Motorcycle Club – Review
Follow Genre: Racing
Developer: Kilotonn Games
Publisher: BigBen Interactive
Platforms: PS4, PS3, Xbox 360, PC
Tested on: PS4

Motorcycle Club – Review

Site Score
Good: Changing between bikes on the fly, during a race is a nice twist.
Bad: No tutorial
User Score
(9 votes)
Click to vote
VN:F [1.9.22_1171]
Rating: 5.7/10 (9 votes cast)

Kylotonn Games have developed several games and are a jack of all trades when it comes to games. If you think that you’ll have ample things to customise about your club, then don’t hold your breath. This game is all about racing and barely about customisation, so gun the engine and pay attention to the roads or you might not make it across the finish line first.



The story is quite simple. You are in control of a club, and it’s up to you to expand it by finishing races and buying new bikes. You can customise your rider’s outfit with your logo and your team’s colours. Your team is in it to win it.


This is where the game is lacking. Though the game is boasting about how you can customise your club, there is little to customise. The only thing you can do is change the colour of your riders. You can’t even change the colours of your bikes, so it feels a little lacklustre. The tracks speed by so fast you’ll barely have time to take them in, but they are quite nice. The scenery is rarely the same and you’ll race through roads still under construction, as well as through the roads across the countryside.



When you think about creating your own club, then a soundtrack should be in order, as a way for your members to express themselves. This is where the game also lacks costumisation. When you are racing, the only sounds are from the bikes themselves. When you crash into a wall you’ll hear an almost comical crashing sound. Locating a racer that’s hot on your tail isn’t even hard and doesn’t force you to look at the mini map. You’ll hear them closing in on you. It adds tension and keeps you focused, which makes up for the lack of music.


When you are in the club, you’ll see that it’s more of a garage. Immediately the thought of fine tuning your bike springs to mind. That’s one thing the game won’t let you do. Another thing the game won’t do is teach you the ropes. There is no tutorial. There is a small text about the controls in the extra menu, but that’s it. A little bit of explaining about what does what and what the controls are would be in order.


There are 3 kinds of bikes you’ll use in the races. There’s the Roadster, the Superbike and the Custom bike. Custom makes you believe you can do as you please with this vehicle, but that’s sadly not the case. Every class has their bikes and you can switch these to your liking. That is after you’ve unlocked them. You can unlock them by doing the Constructor’s Challenges. These are challenges that make you finish a lap on a track within a certain amount of time on the bike you are trying to earn. You have to buy these challenges with points you accumulate from winning races and completing certain challenges. The bikes you earn are necessary to unlock further championships. So it all is a nice whole, and this way the game doesn’t add superfluous things. You need one thing to unlock the other. You have to play all of the game to unlock the rest.

“What are the 3 bikes for?” you might ask. When you are doing races, you can change between them. All of them have their perks and using these will give you an edge over the competition. The Roadster is a very agile bike, good for getting around corners and overall maneuvering. The Superbike is great for speed and the Custom bike is great for the parts of the road that are broken and have cracked asphalt, but doesn’t quite have the speed of the other two bikes. At the press of a button you change between 1 of the three bikes, and you can do so without any cooldown. So you can jump onto a Custom bike to overcome bad asphalt, then jump onto the Roadster to take a sharp turn and finally finish fast by taking the seat on a Superbike. So racing isn’t all about gunning it, it’s about changing your bike at the right time.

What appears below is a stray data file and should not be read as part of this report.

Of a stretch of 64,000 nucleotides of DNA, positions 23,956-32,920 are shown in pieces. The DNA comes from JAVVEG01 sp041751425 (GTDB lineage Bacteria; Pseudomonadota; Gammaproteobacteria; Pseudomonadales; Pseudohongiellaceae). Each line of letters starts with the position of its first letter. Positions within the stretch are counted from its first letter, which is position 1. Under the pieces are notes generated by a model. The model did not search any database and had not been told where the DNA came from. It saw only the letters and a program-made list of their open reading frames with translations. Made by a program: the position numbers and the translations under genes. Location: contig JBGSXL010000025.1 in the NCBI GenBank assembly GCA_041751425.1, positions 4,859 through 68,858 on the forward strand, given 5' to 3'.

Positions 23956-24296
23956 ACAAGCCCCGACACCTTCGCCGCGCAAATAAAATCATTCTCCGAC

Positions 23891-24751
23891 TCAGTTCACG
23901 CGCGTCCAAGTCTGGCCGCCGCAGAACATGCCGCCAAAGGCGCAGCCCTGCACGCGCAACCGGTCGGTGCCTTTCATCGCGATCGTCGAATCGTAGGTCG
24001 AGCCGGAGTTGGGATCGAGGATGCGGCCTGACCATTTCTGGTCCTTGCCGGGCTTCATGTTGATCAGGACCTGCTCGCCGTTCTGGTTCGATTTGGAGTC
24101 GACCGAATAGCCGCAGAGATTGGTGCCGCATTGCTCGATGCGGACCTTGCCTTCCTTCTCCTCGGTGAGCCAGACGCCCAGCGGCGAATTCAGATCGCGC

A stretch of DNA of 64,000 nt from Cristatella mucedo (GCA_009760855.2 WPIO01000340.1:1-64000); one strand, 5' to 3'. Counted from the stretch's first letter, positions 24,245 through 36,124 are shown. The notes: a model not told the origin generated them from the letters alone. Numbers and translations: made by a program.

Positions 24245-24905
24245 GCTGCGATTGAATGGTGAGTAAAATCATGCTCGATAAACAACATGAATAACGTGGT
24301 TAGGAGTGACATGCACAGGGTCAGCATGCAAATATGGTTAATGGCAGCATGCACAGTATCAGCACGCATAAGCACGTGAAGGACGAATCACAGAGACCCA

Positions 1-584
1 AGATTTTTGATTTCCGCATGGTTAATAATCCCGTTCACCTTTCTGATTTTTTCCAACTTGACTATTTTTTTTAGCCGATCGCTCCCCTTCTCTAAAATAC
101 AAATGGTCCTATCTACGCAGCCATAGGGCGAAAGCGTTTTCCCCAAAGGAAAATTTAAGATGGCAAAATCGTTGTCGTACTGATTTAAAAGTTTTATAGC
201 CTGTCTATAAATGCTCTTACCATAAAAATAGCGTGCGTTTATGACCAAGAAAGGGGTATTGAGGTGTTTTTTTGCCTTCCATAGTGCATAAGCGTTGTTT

Apart from Championships, there are also Time Trials in which you have to set the best time for a track. All the tracks have been unlocked and you are free to choose whichever one you want to tackle first, which is a great way to master the tracks. Quick races are for when you are in the mood for a race but don’t want to unlock the tracks in the championship mode. Multiplayer isn’t an optional thing anymore in this day and age and of course Motorcycle Club has this going on. Just when you think you’ve overcome every challenge the game was capable of throwing at you, other players step up to challenge you.


Motorcycle Club is a fun racing game that has a neat mechanic. Changing your bike midrace to get the edge on the competition is something that really works. The bikes are responsive. If you are in this for a myriad of customisation options on your bikes and being able to fine tune everything about your vehicles and the club itself, then this isn’t a game for you. If you are in it for a great racing game with a twist, then you’ll love it.

VN:F [1.9.22_1171]
Rating: 5.7/10 (9 votes cast)
VN:F [1.9.22_1171]
Rating: +1 (from 1 vote)
Motorcycle Club - Review, 5.7 out of 10 based on 9 ratings

First game ever was Crash Bandicoot 3 Warped, ever since then, gaming has been something that I've gravitated to. Reading's fun but not as interactive. Always up for a bout of online multiplayer. If that multiplayer is co-op. So if you are up for a friendly co-op session, hit me up. Rahenik's the name to search on PSN.

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